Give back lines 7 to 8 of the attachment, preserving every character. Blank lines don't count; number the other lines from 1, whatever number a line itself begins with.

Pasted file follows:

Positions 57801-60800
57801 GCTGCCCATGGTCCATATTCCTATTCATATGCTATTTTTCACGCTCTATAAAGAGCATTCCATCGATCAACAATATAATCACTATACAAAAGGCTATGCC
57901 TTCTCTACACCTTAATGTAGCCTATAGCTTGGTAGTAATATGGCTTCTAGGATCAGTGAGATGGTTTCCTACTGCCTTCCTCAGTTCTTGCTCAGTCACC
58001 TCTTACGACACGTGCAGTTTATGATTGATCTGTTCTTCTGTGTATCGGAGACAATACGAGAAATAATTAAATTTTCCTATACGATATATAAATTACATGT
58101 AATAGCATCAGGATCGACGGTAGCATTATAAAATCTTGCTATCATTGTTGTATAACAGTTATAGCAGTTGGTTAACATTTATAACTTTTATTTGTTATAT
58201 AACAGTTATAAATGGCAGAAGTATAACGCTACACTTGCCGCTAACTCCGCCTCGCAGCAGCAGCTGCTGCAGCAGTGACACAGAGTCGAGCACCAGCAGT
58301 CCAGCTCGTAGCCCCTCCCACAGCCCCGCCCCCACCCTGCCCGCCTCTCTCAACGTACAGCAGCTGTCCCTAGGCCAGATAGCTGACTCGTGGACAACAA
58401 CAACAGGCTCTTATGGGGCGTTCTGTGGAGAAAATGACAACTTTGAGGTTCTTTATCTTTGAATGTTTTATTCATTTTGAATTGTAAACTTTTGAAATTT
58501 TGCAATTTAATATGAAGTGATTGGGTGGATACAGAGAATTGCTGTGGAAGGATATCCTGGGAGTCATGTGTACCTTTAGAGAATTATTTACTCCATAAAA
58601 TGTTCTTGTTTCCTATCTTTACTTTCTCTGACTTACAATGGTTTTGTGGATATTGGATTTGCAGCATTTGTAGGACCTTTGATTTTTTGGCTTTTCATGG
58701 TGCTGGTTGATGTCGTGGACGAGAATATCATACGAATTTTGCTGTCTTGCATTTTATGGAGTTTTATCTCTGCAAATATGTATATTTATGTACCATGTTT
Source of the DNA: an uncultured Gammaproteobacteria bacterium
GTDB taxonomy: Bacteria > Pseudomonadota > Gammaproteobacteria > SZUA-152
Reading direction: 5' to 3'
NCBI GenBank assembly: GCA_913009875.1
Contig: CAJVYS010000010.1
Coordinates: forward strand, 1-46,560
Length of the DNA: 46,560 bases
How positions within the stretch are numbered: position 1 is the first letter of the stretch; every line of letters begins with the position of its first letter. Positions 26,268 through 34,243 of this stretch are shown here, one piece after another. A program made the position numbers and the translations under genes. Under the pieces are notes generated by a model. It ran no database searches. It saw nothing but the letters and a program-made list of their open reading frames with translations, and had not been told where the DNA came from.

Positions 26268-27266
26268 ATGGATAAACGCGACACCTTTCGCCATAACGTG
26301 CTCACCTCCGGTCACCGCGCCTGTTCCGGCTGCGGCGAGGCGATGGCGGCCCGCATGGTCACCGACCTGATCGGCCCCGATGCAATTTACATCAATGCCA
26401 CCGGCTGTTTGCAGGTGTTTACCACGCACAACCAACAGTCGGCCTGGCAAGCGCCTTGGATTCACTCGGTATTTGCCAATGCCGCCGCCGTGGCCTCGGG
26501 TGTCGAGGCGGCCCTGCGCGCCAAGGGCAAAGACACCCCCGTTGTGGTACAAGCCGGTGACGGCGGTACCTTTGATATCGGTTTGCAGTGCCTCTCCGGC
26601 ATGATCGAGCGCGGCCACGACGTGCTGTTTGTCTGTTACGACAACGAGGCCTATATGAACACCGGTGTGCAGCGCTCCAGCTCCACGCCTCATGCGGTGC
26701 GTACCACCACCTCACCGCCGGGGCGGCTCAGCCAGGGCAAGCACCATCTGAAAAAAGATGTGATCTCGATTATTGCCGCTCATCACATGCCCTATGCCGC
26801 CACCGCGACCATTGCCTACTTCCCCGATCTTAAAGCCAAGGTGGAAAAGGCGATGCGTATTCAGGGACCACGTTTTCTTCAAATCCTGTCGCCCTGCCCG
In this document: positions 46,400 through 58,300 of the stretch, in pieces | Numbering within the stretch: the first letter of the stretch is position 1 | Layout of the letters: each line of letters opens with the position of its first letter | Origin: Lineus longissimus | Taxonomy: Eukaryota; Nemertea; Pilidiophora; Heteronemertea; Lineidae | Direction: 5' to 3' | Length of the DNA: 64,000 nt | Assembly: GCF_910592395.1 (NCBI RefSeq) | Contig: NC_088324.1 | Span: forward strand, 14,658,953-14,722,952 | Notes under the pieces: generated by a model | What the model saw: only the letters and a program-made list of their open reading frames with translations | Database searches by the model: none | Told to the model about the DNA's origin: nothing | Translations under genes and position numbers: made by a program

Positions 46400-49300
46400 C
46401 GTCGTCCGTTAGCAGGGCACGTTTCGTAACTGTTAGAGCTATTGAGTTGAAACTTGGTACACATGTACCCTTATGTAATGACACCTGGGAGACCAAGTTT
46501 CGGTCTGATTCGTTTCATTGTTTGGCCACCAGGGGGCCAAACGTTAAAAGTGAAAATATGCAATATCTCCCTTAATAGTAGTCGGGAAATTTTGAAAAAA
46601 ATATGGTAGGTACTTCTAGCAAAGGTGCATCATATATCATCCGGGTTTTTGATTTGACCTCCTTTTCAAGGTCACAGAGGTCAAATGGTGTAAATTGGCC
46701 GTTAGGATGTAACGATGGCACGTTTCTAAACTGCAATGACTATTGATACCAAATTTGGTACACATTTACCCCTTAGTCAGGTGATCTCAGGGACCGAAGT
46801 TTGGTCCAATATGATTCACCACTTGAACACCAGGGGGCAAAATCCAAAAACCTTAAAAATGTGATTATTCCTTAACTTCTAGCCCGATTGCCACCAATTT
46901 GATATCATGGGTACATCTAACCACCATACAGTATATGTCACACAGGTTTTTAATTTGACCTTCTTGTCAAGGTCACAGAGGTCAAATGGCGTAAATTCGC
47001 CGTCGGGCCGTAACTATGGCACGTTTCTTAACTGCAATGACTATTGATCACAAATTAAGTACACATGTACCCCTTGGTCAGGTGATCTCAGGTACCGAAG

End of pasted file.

58301 CCAGCTCGTAGCCCCTCCCACAGCCCCGCCCCCACCCTGCCCGCCTCTCTCAACGTACAGCAGCTGTCCCTAGGCCAGATAGCTGACTCGTGGACAACAA
58401 CAACAGGCTCTTATGGGGCGTTCTGTGGAGAAAATGACAACTTTGAGGTTCTTTATCTTTGAATGTTTTATTCATTTTGAATTGTAAACTTTTGAAATTT